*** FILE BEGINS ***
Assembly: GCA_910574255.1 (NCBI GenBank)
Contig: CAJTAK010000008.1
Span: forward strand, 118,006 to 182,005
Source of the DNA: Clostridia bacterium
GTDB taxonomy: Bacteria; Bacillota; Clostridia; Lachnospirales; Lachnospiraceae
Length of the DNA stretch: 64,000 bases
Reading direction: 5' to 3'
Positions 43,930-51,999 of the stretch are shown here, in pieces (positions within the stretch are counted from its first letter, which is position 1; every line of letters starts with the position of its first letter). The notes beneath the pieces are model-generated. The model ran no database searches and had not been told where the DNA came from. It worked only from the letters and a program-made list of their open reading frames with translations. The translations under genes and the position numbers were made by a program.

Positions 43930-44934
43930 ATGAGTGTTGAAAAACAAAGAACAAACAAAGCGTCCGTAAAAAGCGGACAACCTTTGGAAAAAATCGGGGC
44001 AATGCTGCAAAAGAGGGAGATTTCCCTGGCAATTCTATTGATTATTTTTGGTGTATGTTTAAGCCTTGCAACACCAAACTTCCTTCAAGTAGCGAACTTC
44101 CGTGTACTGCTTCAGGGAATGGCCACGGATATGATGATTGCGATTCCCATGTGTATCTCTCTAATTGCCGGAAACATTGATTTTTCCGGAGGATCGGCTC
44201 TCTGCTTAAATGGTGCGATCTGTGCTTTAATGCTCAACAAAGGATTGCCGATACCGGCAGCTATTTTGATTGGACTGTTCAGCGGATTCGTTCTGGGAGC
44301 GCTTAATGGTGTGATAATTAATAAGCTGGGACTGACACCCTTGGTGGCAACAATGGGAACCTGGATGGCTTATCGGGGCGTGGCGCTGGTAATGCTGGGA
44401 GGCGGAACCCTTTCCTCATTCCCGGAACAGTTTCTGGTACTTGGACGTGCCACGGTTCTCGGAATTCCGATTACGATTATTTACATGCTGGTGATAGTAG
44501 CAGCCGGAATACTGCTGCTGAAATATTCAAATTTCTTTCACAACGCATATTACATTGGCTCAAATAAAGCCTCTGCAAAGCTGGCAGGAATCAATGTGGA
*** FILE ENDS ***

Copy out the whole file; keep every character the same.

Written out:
Assembly: GCA_910574255.1 (NCBI GenBank)
Contig: CAJTAK010000008.1
Span: forward strand, 118,006 to 182,005
Source of the DNA: Clostridia bacterium
GTDB taxonomy: Bacteria; Bacillota; Clostridia; Lachnospirales; Lachnospiraceae
Length of the DNA stretch: 64,000 bases
Reading direction: 5' to 3'
Positions 43,930-51,999 of the stretch are shown here, in pieces (positions within the stretch are counted from its first letter, which is position 1; every line of letters starts with the position of its first letter). The notes beneath the pieces are model-generated. The model ran no database searches and had not been told where the DNA came from. It worked only from the letters and a program-made list of their open reading frames with translations. The translations under genes and the position numbers were made by a program.

Positions 43930-44934
43930 ATGAGTGTTGAAAAACAAAGAACAAACAAAGCGTCCGTAAAAAGCGGACAACCTTTGGAAAAAATCGGGGC
44001 AATGCTGCAAAAGAGGGAGATTTCCCTGGCAATTCTATTGATTATTTTTGGTGTATGTTTAAGCCTTGCAACACCAAACTTCCTTCAAGTAGCGAACTTC
44101 CGTGTACTGCTTCAGGGAATGGCCACGGATATGATGATTGCGATTCCCATGTGTATCTCTCTAATTGCCGGAAACATTGATTTTTCCGGAGGATCGGCTC
44201 TCTGCTTAAATGGTGCGATCTGTGCTTTAATGCTCAACAAAGGATTGCCGATACCGGCAGCTATTTTGATTGGACTGTTCAGCGGATTCGTTCTGGGAGC
44301 GCTTAATGGTGTGATAATTAATAAGCTGGGACTGACACCCTTGGTGGCAACAATGGGAACCTGGATGGCTTATCGGGGCGTGGCGCTGGTAATGCTGGGA
44401 GGCGGAACCCTTTCCTCATTCCCGGAACAGTTTCTGGTACTTGGACGTGCCACGGTTCTCGGAATTCCGATTACGATTATTTACATGCTGGTGATAGTAG
44501 CAGCCGGAATACTGCTGCTGAAATATTCAAATTTCTTTCACAACGCATATTACATTGGCTCAAATAAAGCCTCTGCAAAGCTGGCAGGAATCAATGTGGA